The restructuring of the County Championship and changes to the T20 Blast are the only two of the 17 proposals that can be voted on and will required a two-thirds majority in a ballot of the 18 counties. Any changes agreed would only come into effect from 2024 onwards.
Batty, in his first season as head coach, while appreciating the desire to look at the current set-up, is wary of alterations to the domestic game that may be done to create more space for the Hundred and franchise competitions. The proposed restructuring would reduce the number of top-flight first-class fixtures from 14 to 10, which he believes will cause English cricket to lose a unique point of difference.
“I think it would diminish the emotion a little bit,” he said of the proposed cuts. “Because it’s built up for so long, and over that period of time there are lots of different emotions, and [they] end up being one big one once you get over the line, like today.
“I think we’ve got to be very careful that we don’t lose too many games,” he added. “That’s our one positive, that we play an amount of cricket. Our England players hopefully don’t play that much, so they are fresh to play for England, but ultimately county cricket is here to serve an England team. We don’t want to miss any players by playing less and less and less, and getting it the wrong way round. A lot of Aussies, a lot of overseas players, want to come here and play cricket, because they don’t get as much.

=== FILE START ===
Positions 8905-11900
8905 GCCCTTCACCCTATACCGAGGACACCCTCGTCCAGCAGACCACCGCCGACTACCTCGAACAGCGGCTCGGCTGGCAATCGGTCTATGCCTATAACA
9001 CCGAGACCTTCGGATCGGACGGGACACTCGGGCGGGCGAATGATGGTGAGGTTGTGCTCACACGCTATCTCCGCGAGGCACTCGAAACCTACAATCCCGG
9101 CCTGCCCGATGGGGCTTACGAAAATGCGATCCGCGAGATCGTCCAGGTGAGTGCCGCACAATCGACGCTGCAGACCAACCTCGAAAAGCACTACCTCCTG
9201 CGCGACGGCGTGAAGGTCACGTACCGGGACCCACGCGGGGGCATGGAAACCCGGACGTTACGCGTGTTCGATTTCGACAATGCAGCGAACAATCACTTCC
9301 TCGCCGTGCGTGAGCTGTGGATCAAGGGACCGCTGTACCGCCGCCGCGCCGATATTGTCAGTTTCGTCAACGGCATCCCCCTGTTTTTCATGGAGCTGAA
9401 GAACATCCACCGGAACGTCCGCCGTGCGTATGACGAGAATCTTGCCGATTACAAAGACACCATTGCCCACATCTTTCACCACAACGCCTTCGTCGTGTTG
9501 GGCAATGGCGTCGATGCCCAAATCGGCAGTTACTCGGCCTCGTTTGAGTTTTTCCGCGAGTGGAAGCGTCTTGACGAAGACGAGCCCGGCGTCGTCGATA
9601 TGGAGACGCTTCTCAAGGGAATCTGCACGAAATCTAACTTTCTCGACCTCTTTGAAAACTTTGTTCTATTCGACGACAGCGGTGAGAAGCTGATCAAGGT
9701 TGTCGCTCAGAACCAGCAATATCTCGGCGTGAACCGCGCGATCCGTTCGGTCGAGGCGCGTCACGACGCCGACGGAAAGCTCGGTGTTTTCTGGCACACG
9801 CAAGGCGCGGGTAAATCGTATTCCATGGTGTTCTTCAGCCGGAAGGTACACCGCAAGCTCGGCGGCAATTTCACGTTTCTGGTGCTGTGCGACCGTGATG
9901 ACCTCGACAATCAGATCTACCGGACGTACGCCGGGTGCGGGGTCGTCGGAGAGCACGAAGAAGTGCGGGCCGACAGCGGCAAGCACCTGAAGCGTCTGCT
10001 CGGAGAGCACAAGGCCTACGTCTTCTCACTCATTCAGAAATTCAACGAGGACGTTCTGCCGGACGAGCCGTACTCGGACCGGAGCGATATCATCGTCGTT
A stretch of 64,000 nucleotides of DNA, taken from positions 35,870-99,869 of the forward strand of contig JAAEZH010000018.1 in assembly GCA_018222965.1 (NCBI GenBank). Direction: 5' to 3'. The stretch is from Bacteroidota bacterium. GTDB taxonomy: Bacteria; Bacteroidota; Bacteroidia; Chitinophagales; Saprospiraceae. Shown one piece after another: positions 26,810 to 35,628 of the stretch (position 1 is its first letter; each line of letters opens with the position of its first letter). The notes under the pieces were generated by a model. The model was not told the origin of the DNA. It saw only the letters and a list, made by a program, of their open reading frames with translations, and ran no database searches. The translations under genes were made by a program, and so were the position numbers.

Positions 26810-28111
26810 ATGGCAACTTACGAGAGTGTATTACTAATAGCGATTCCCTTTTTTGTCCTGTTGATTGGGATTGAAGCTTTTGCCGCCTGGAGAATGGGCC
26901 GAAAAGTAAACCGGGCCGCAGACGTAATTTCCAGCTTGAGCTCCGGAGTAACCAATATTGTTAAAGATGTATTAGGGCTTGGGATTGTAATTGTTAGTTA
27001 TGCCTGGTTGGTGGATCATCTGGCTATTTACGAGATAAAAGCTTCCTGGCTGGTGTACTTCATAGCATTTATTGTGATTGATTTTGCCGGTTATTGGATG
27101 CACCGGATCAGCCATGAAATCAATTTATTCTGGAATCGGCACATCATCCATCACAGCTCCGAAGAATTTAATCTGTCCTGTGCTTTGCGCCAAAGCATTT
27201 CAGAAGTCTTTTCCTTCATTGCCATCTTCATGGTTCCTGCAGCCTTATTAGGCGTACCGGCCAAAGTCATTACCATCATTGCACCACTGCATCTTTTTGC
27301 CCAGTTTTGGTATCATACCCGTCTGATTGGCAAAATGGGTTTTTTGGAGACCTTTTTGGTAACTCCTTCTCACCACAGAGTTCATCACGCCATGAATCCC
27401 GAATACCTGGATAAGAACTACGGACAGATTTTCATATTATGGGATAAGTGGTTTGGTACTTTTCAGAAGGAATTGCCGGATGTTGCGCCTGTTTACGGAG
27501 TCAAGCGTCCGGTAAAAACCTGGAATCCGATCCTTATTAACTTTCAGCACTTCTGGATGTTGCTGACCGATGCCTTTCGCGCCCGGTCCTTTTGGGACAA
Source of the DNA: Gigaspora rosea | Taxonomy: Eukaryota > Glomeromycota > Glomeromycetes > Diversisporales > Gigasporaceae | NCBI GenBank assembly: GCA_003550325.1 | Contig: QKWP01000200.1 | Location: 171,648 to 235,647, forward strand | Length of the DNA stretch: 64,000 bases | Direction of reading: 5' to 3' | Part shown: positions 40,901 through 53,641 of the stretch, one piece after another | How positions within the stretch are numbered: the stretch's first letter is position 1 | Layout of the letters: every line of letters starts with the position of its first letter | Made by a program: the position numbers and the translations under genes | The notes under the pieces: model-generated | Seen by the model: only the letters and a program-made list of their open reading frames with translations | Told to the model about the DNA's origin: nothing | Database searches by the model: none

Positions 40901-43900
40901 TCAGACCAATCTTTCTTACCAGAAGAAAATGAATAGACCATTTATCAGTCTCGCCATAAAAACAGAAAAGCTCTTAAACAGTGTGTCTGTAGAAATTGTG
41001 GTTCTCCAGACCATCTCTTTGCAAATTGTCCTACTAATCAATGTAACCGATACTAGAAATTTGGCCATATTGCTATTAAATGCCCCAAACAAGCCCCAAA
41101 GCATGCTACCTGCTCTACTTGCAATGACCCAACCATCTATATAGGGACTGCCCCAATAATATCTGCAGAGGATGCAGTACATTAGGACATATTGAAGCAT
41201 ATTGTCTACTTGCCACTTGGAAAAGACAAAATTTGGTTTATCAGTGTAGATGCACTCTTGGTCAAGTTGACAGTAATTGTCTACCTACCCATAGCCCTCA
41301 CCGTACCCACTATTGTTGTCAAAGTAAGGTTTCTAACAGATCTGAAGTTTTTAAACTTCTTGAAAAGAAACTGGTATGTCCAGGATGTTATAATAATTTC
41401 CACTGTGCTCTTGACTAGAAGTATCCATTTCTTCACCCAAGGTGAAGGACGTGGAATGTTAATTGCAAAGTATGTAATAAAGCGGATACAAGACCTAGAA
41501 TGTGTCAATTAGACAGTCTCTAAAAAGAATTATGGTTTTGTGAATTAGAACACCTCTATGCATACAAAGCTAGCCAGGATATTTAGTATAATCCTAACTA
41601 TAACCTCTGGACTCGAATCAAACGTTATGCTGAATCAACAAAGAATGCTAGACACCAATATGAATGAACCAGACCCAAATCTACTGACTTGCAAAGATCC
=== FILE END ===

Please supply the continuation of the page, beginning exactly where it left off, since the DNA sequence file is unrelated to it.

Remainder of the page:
“I just hope that we’re doing it for the greater good of the game, not to keep celebrity cricket alive. I want it to be for the greater good of cricket.”
“I personally think it would be too short. I don’t think there would be enough games to get the required result and integrity into a County Championship season,” Burns said. “All the scheduling stuff, and fixtures and those sorts of thing, it is a fine balance. County Cricket is essentially for the betterment of the England Test team and the England side, so yeah, I agree it needs to be looked at. But 10 is too few.”
For now, though, Surrey can celebrate manoeuvring successfully through a schedule that had none of its usual rhythm. Burns noted the oddity of having to bide his time for these final four games of the season following the break in July as the Hundred took over the schedule for August. But they have maintained consistency throughout, and travel to Lancashire next week with an unbeaten record to secure.
“The numbers tell a pretty good story,” Batty said. “That we have, I believe, a wonderful squad and a squad for a good few years.
“I think that’s been the key bit of the season,” Burns added, having moved his average for the season up to 40.15 after finishing unbeaten on 30 off 16 deliveries in Surrey’s 55-run chase. “Every time we’ve needed someone to step up, someone has put their hand up and produced a performance for us. It’s a pretty special thing
“The way we’ve gone about it, using 22 guys, we highlighted that at the start of the year that there were going to be opportunities for people and it’s about taking them when we need them. We’ve done that. Roll on next year – it’ll be more of the same, hopefully.”